Phytopathology (2017) 107, 624-634

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John A. Lindbo and Bryce W. Falk (2017)
The impact of "coat protein-mediated virus resistance" in applied plant pathology and basic research
Phytopathology 107 (6), 624-634
Abstract: Worldwide, plant viruses cause serious reductions in marketable crop yield and in some cases even plant death. In most cases, the most effective way to control virus diseases is through genetically controlled resistance. However, developing virus-resistant (VR) crops through traditional breeding can take many years, and in some cases is not even possible. Because of this, the demonstration of the first VR transgenic plants in 1985 generated much attention. This seminal report served as an inflection point for research in both basic and applied plant pathology, the results of which have dramatically changed both basic research and in a few cases, commercial crop production. The typical review article on this topic has focused on only basic or only applied research results stemming from this seminal discovery. This can make it difficult for the reader to appreciate the full impact of research on transgenic virus resistance, and the contributions from fundamental research that led to translational applications of this technology. In this review, we take a global view of this topic highlighting the significant changes to both basic and applied plant pathology research and commercial food production that have accumulated in the last 30 plus years. We present these milestones in the historical context of some of the scientific, economic, and environmental drivers for developing specific VR crops. The intent of this review is to provide a single document that adequately records the significant accomplishments of researchers in both basic and applied plant pathology research on this topic and how they relate to each other. We hope this review therefore serves as both an instructional tool for students new to the topic, as well as a source of conversation and discussion for how the technology of engineered virus resistance could be applied in the future.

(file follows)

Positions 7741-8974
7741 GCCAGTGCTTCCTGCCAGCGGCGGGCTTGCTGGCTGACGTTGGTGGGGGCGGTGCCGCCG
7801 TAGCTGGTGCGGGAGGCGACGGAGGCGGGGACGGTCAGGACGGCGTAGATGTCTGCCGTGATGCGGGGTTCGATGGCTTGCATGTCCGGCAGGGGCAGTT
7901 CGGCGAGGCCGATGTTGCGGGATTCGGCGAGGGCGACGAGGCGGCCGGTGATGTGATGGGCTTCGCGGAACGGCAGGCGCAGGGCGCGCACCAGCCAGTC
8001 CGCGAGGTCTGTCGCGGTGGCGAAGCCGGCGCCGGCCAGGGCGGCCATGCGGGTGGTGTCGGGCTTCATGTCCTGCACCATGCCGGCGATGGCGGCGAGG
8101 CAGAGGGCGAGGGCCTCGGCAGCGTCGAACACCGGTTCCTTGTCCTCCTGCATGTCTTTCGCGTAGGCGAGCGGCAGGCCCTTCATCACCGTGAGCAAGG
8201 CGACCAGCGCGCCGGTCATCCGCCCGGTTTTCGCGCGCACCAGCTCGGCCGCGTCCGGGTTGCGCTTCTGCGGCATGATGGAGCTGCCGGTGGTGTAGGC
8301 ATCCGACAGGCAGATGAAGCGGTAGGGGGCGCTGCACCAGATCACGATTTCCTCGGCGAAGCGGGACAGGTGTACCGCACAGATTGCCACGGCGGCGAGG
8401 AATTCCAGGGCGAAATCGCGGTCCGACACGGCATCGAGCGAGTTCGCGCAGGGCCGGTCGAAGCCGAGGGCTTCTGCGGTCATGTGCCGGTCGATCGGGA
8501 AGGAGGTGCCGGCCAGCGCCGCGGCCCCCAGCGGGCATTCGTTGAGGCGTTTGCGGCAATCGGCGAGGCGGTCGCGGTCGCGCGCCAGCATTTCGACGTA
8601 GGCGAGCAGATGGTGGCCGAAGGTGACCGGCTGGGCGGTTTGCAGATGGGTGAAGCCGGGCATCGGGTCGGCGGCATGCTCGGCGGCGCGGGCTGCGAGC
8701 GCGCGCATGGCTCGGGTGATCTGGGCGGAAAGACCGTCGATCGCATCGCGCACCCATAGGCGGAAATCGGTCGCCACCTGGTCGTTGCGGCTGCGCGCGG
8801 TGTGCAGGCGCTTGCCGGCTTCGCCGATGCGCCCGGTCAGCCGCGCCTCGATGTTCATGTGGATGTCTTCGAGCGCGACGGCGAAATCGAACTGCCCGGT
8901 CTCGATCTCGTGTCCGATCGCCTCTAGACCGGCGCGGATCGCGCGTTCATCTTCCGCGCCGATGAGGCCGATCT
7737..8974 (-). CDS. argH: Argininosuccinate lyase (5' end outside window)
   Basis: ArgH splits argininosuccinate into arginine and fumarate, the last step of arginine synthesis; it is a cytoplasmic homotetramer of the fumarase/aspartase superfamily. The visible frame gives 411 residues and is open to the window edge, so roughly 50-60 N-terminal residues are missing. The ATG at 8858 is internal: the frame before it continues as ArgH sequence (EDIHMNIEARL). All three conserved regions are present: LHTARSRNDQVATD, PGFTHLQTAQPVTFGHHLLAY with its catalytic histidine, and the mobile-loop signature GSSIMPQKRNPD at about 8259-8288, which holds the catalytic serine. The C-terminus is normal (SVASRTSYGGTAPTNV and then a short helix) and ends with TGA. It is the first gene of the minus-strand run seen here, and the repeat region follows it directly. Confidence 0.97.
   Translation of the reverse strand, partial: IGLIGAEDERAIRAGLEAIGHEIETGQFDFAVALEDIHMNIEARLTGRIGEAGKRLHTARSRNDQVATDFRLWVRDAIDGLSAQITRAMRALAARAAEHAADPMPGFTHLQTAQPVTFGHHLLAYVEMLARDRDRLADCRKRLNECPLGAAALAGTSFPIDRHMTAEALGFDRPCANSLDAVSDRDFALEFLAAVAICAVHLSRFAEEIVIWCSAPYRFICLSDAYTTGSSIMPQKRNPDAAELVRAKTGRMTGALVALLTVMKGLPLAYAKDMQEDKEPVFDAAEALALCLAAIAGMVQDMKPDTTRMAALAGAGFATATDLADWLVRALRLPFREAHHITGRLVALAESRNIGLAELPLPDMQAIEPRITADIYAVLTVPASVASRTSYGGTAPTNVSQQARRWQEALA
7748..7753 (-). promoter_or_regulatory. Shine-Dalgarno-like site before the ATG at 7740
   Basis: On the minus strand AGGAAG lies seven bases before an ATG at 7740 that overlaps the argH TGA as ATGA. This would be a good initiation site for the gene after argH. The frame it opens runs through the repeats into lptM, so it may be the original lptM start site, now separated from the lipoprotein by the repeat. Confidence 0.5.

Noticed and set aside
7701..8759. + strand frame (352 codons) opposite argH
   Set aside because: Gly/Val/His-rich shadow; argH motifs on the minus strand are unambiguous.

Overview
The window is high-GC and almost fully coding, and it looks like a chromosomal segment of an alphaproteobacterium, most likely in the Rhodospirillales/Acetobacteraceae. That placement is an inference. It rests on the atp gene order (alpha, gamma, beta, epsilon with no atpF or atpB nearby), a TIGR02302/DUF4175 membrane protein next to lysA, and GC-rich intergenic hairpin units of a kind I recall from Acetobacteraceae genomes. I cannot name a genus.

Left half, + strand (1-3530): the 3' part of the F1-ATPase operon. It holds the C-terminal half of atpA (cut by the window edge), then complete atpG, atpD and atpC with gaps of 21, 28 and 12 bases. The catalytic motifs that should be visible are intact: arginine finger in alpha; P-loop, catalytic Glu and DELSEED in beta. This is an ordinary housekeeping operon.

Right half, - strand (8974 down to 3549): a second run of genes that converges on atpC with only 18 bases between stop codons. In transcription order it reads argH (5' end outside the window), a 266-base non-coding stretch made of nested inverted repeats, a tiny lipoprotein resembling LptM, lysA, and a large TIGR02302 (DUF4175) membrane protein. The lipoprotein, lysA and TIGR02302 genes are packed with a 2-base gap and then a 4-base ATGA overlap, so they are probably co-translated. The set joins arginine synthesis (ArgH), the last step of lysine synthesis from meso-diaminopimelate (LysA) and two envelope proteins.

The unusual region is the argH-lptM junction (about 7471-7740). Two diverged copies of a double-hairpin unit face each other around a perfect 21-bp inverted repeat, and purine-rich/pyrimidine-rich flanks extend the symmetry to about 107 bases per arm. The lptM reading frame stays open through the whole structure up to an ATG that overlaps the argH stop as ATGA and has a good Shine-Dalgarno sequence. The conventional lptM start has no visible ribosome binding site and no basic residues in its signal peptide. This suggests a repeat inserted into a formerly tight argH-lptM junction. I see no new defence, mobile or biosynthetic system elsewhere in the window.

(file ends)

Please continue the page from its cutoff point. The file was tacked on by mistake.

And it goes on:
(The abstract is excluded from the Creative Commons licence and has been copied with permission by the publisher.)
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Research topic(s) for pests/diseases/weeds:
resistance/tolerance/defence of host


Pest and/or beneficial records:

Beneficial Pest/Disease/Weed Crop/Product Country Quarant.
Potato virus Y
Cucumber mosaic virus
Plum pox virus
Tobacco mosaic virus
Potato leafroll virus
Zucchini yellow mosaic virus
Papaya ringspot virus
Watermelon mosaic virus